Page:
Only 1 patient with primary splenic DLBCL experienced disease progression. He was the only patient with an IPI score of 2 and elevated LDH levels; in fact, his stage-modified IPI score was also 2, which corresponds to the intermediate risk group based on the LS DLBCL classification . Even though the SWOG 8736 trial was conducted before the introduction of rituximab, the 5-year OS rates in patients with a stage-modified IPI of 2 was 60%, compared to the rates of 77% in those with 0 or 1 risk factor. The LDH level is a powerful prognostic marker that has been considered a surrogate of disease burden . Furthermore, the patient exhibited not a solitary lesion but 2 nodules in the spleen. According to Han's criteria, 12 patients (54.5%) developed non-GCB type DLBCL, which is known to have a poor prognosis. However, none of these patients, except for the primary splenic case, experienced lymphoma relapse, which is consistent with previous report on the insignificance of COO in LS DLBCL treated with combined modality .
Surgical resection for aggressive lymphoma is primarily used for diagnosis and for treatment in cases of gastrointestinal lymphoma with pending perforation or intractable bleeding. Thus, we did not intentionally employ surgical resection for the treatment of localized lymphoma, but only selected those patients for abbreviated chemotherapy in this trial. However, some studies advocate that surgical resection combined with chemotherapy can help achieve better outcomes in patients with intestinal DLBCL [12, 13]. In particular, patients with T1 to T3 or N0 disease had significantly better OS, as compared to those with T4 or N1 disease . However, regardless of LN metastases, depth of invasion (T1-3 vs. T4), or COO, all the patients with intestinal DLBCL survived without relapse until the last follow-up in the present study (Supplenetary Materials). This excellent outcome might be related to the patient selection, wherein only low-risk gastointestinal lymphoma patients with IPI of 0 or 1 have been selected. This finding suggests that certain low risk gastrointestinal lymphoma patients may achieve excellent survival without full-course R-CHOP chemotherapy.
Although R-CHOP is known to be a relatively tolerable regimen, it is still associated with grade 3 or 4 neutropenia in up to 80% of patients and febrile neutropenia in 20% of patients, as reported by recent phase 2 or 3 clinical trials (Table (Table2)2) [1, 15–17]. However, the incidence of these adverse event rates was lower in the present study, even without routine prophylactic G-CSF administration. In fact, grade 3 or 4 neutropenia was noted in 8 patients (36.4%) and grade 3 febrile neutropenia was noted in 3 (13.6%) patients; which can be understandably expected with less cumulative dose intensity although hematologic toxicities tend to occur more in the early period of treatment.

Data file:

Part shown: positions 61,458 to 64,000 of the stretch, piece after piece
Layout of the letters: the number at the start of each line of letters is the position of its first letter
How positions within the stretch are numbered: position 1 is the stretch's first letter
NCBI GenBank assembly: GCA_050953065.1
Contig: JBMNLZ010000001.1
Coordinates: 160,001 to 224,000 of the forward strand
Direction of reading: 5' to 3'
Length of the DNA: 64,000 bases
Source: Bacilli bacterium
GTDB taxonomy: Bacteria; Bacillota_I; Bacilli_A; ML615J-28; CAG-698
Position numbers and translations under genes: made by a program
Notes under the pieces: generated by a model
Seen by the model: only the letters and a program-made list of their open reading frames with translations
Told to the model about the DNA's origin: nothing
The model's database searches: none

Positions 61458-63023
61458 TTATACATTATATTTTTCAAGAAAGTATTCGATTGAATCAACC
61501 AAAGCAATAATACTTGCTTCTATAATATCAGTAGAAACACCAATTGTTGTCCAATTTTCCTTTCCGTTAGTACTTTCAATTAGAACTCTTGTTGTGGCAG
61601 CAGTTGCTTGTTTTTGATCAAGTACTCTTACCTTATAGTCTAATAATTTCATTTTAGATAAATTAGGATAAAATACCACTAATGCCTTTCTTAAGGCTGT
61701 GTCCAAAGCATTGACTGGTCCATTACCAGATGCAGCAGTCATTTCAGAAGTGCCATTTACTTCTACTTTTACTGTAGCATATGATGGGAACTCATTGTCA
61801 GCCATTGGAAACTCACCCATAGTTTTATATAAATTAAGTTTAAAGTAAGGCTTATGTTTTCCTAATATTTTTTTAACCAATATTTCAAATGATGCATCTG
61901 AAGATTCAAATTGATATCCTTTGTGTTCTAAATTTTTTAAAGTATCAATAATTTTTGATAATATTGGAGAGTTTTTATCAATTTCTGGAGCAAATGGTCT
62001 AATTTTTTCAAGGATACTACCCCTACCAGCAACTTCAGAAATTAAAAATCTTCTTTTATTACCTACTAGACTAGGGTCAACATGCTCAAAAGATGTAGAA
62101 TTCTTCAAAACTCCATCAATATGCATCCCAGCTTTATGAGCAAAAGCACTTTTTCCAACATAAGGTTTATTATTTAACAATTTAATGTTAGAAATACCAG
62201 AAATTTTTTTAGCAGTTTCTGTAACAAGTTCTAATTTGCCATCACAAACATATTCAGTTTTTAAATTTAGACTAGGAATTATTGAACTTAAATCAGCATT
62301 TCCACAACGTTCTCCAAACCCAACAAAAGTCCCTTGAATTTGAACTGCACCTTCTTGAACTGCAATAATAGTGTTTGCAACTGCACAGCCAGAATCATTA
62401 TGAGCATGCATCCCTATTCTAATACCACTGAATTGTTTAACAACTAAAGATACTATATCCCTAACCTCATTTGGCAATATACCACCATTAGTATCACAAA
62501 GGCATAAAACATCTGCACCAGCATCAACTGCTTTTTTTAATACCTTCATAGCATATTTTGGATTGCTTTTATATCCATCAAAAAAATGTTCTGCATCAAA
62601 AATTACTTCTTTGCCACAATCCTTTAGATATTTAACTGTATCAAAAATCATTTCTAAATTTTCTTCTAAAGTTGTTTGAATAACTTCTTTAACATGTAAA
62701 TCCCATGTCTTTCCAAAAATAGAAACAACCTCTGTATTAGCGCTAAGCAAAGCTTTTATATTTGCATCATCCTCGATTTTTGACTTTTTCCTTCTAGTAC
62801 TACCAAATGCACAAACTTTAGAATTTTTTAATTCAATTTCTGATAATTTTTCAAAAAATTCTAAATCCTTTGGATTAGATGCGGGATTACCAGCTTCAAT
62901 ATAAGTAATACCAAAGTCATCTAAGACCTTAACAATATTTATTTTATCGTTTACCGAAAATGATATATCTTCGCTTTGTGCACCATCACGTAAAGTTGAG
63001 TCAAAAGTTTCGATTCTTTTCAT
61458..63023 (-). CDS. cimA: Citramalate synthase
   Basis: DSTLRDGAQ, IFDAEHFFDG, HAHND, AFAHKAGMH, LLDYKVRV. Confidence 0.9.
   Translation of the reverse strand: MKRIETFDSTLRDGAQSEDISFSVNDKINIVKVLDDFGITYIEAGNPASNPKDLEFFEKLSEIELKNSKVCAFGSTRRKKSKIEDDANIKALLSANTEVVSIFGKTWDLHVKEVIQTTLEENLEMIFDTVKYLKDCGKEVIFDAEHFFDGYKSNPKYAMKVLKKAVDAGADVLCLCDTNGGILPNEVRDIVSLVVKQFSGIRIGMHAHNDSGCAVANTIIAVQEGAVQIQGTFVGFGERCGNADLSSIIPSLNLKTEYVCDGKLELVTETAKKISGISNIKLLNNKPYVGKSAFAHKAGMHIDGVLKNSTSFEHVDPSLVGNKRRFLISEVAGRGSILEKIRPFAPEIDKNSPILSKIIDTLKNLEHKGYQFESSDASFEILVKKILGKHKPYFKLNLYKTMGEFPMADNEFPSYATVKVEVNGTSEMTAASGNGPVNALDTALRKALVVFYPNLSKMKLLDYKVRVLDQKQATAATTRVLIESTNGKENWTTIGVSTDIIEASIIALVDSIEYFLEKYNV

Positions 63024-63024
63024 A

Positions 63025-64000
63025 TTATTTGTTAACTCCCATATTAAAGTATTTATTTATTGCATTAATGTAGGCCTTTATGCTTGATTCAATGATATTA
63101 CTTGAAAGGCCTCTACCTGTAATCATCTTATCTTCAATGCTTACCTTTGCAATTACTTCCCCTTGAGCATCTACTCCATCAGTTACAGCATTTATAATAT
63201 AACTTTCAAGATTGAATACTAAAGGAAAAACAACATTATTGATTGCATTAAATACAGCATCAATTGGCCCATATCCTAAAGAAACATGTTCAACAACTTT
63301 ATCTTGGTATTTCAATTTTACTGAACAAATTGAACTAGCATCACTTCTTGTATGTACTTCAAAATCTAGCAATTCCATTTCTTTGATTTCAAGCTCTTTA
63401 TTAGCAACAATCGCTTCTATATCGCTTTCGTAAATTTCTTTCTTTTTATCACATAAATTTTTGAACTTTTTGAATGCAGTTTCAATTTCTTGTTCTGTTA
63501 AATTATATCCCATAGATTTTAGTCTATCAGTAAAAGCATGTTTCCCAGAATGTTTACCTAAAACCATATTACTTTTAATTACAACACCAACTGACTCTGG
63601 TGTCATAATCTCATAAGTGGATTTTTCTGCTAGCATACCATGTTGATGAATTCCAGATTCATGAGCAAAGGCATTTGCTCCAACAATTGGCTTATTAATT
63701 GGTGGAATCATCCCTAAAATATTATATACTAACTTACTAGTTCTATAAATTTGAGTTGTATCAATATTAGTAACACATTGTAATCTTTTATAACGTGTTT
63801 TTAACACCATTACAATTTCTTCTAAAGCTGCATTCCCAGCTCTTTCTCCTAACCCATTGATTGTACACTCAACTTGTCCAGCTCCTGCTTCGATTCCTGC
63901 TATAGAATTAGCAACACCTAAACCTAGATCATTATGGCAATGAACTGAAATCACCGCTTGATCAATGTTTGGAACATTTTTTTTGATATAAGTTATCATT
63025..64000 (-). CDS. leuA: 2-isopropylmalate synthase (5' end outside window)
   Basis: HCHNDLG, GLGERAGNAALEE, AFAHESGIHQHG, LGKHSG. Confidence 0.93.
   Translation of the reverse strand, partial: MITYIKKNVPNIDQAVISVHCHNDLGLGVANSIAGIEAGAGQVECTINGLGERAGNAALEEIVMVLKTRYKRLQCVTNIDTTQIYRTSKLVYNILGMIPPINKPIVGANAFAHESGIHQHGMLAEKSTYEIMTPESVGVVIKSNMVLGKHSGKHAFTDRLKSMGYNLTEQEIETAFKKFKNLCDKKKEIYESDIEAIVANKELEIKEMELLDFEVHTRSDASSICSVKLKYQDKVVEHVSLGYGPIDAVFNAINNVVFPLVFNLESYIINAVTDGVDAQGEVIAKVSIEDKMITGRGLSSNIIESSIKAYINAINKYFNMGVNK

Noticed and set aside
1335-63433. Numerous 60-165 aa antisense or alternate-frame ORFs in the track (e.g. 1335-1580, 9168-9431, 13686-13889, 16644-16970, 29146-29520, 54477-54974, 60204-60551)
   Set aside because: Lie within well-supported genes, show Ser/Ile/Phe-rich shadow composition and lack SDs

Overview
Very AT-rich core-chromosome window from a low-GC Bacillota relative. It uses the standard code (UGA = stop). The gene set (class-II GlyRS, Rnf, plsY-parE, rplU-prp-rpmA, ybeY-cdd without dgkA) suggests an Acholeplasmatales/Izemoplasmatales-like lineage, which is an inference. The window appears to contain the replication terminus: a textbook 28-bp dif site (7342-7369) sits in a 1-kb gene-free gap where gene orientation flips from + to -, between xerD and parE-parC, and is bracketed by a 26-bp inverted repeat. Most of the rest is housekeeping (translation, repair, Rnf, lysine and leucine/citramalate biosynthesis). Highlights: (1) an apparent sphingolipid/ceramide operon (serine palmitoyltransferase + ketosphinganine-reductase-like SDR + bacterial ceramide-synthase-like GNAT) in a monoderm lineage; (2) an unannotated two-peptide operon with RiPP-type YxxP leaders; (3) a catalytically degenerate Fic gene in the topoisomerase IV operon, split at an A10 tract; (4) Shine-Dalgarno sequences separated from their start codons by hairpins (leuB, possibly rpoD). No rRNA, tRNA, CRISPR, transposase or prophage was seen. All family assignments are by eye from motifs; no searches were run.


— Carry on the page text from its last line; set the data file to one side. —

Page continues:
Considering the favorable prognosis of LS DLBCL, long-term morbidity and non-relapse mortality should also be considered in the therapeutic decision. In the SWOG 8736 trial, 17.9% of patients reported a second malignancy after treatment and approximately 10% died as a result of this malignancy . Moreover, 14% of patients in the GELA LNH-93 study died due to a second malignancy. However, no cases of death due to second malignancy were noted in our study, as expected, given the low cumulative chemotherapy dose and the short follow-up period. Nevertheless, long-term follow-up is necessary. In addition, cardiovascular disease is another long-term toxicity to consider. In the SWOG 8736 trial, the incidence of cardiovascular events was 16.5%, with a higher rate of mortality in the chemotherapy alone arm (21.4% vs. 11.6%) . The development of anthracycline-related cardiotoxicity is well-known to be strongly correlated with the cumulative dose . Even though cardiotoxicity after R-CHOP chemotherapy is not as common, as the cumulative dose of doxorubicin is limited to 250 mg/m2 (well below the usual recommended upper limit dose of 450–500 mg/ m2), 1–4% of patients were found to experience grade 3 cardiotoxicity, even in recent trials, as there is variable sensitivity to anthracyclines among patients [15–17, 20]. The mean cumulative dose of doxorubicin was 139.3 ± 20.2 mg in the present study, which corresponds to 46.4% of the full dose in the 6 cycles of R-CHOP chemotherapy.
The present study is a small-scale phase 2 trial, and hence, the findings need to be cautiously interpreted. In particular, this included a very small number of nodal DLBCL cases. Nevertheless, it is well-known that stage 1 nodal DLBCL has better prognosis than extranodal disease, including intestinal lymphoma, which has the best prognosis among primary extranodal lymphomas (median OS of nodal DLBCL vs. intestinal DLBCL: 180 vs. 159 months) . Nevertheless, our findings should be confirmed in a larger study even though the efficacy outcome was excellent. Moreover, the median follow-up duration was 39.5 months. This is not a short length of follow-up, considering that patients achieving 2-year EFS are known to have an OS equivalent to that of the age- and sex-matched general population . However, the recently published long-term follow-up data of SWOG 8736 showed that the continued risk of relapse exists in LS DLBCL, unlike that with advanced stage disease . Accordingly, a longer follow-up duration would more definitely indicate the actual prognosis in these patients.